Iraq refugees face dwindling UN funds, creating concerns of unrest

The UN has had trouble securing international funds to support as many as 2 million Iraq refugees throughout the Middle East who are barred from working in their host countries.

Ali Jarekji/Reuters
Eric Schwartz (center), US Assistant Secretary of State for the Bureau of Population, Refugees, and Migration, talks to schoolgirls during his visit at a United Nations Relief and Works Agency (UNRWA) girls' school at a Palestinian refugee camp in Zarqa near Amman, on Monday.

More than six years after the invasion of Iraq, up to 2 million refugees remain stranded in neighboring countries and fears are rising that international support for them is fading, threatening more long-term regional unrest.

This week Eric Schwartz, the Assistant US Secretary of State for Population, Refugees and Migration, made his first regional tour since assuming his position in July and offered a grim assessment while in Damascus.

"This is a critical moment," said Mr. Schwartz in an interview Wednesday. "I am extremely concerned at the inadequate response to the appeals of the UN to support humanitarian assistance to Iraqis."

For 2010 the United Nations Refugee Agency (UNHCR) in Syria, where up to 1 million Iraqi refugees reside, requested an operational budget of $166 million. The agency only secured $55 million in international donations, down from $83 million in 2009. The story is similar elsewhere in the region.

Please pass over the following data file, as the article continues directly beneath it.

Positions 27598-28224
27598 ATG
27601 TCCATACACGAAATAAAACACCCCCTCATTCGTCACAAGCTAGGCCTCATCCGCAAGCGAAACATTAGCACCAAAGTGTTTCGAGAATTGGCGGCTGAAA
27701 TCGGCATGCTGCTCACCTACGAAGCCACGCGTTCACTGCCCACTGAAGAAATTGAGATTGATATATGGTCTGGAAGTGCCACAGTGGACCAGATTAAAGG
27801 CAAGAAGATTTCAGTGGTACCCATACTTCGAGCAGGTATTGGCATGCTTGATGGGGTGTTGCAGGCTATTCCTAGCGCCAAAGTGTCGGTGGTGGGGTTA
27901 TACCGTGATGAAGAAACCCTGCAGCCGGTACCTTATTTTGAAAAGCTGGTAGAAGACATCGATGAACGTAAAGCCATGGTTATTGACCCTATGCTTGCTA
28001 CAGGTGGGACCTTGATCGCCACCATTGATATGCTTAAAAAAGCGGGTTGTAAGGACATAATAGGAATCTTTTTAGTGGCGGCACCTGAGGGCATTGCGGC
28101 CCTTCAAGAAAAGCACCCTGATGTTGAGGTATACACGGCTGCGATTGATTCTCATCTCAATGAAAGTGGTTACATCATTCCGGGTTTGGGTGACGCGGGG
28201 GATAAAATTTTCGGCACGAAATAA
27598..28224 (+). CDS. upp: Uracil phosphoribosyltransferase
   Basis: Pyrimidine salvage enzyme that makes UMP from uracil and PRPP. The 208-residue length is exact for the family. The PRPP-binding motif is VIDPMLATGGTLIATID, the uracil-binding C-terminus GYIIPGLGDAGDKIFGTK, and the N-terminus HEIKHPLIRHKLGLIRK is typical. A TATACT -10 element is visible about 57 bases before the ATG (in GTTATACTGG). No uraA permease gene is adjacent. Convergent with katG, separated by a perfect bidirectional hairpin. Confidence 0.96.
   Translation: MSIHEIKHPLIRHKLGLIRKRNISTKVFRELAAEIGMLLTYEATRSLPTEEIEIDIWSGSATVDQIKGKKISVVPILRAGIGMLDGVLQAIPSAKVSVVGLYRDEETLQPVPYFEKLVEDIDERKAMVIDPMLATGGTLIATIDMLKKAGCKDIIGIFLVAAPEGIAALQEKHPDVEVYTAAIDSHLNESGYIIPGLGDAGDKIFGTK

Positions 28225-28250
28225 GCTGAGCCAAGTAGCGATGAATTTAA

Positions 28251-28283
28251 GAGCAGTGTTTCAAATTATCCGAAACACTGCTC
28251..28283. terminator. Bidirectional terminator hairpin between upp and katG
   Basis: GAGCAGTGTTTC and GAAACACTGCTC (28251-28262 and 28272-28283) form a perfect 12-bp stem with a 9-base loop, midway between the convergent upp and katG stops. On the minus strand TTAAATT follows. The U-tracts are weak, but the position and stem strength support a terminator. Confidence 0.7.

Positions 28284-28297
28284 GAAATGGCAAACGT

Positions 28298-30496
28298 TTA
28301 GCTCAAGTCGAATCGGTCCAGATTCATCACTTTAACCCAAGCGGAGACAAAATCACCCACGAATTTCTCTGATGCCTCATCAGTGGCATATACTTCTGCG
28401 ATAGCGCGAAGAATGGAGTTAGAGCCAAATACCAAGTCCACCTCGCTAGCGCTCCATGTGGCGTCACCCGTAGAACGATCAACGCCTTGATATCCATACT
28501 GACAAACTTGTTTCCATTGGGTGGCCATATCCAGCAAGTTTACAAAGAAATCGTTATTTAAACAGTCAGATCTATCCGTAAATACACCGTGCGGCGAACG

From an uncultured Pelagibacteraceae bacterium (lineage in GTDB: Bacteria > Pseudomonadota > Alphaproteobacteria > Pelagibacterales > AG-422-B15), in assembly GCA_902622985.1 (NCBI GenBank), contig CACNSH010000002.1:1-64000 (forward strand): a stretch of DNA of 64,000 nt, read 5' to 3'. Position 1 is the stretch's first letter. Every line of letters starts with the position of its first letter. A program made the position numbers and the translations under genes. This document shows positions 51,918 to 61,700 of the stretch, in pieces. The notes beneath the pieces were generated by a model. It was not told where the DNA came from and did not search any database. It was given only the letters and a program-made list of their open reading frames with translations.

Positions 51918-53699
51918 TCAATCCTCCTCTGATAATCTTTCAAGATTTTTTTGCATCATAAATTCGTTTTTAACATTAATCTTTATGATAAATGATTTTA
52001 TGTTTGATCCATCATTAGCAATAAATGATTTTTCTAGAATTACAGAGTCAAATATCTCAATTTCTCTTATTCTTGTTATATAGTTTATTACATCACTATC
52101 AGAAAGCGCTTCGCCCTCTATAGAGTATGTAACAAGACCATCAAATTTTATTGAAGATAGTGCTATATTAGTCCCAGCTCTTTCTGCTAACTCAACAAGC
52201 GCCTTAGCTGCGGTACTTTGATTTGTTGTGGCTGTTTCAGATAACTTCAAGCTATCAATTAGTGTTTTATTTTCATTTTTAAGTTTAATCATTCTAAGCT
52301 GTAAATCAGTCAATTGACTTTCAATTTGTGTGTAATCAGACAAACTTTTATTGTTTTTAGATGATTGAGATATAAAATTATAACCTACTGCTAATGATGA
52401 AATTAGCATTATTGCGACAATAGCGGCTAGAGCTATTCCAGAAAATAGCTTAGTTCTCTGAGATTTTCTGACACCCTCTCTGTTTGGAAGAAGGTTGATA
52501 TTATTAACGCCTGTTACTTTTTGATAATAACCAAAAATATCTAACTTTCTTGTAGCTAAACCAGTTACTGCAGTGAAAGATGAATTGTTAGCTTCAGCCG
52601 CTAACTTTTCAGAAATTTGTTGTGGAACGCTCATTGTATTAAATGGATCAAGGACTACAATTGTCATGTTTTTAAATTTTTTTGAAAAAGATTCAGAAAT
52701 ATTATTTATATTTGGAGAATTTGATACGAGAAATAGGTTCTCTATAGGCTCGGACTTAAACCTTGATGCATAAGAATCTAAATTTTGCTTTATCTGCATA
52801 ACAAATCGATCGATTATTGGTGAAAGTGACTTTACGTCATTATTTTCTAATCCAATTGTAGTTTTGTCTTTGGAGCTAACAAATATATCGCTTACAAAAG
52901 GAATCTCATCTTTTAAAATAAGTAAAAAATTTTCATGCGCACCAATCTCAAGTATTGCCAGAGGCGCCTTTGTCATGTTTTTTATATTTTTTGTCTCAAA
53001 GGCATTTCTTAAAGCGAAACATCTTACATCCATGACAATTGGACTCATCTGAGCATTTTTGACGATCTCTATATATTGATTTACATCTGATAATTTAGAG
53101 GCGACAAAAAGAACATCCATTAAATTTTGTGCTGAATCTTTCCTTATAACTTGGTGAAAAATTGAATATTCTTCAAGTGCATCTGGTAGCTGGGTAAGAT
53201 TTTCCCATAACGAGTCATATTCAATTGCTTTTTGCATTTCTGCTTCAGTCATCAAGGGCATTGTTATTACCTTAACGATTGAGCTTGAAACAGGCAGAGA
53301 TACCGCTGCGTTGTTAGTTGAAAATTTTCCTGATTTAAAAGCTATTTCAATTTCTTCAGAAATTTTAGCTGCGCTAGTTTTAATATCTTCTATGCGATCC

Nearly all support for the refugees is channeled through UNHCR and observers worry that dwindling aid could provoke greater social and economic problems, extremism, and violence among the refugee community.

"The international community wants to believe that things are getting better in Iraq and so it's going to pay less attention to refugees outside the country," said one Western diplomat in Syria speaking on condition of anonymity.

Even as talk about the return of stability to Iraq reverberates internationally, more than 1,000 new refugees continue to register with the UNHCR region-wide every month, roughly matching the number of refugees who return to Iraq or are resettled in third countries. And with Iraqi national elections scheduled for January the potential for renewed instability could provoke a fresh surge.

Desperate for help

At the UNHCR headquarters here in Damascus hundreds of refugees continue to gather daily desperately seeking assistance. "I have nothing and I really need help," explained Abu Ali, who arrived in Syria from Baghdad just three months ago, escaping continued sectarian violence. "I had to leave: they say there's security, but on the ground it's a different story. They still kill you because of your ID papers."

Like many of the refugees scattered across the region, predominantly in Syria and Jordan, Abu Ali, is out of savings and increasingly worried about his plight. Banned by local authorities from seeking employment and unwilling to return home because of continuing violence, UNHCR support remains his only lifeline, says Abu Ali, who declined to give his full name.

'Expiration date' for donor interest

But the UNHCR says that international attention and financial support is moving away from the crisis, leaving them unable to address the needs of the lingering refugee population.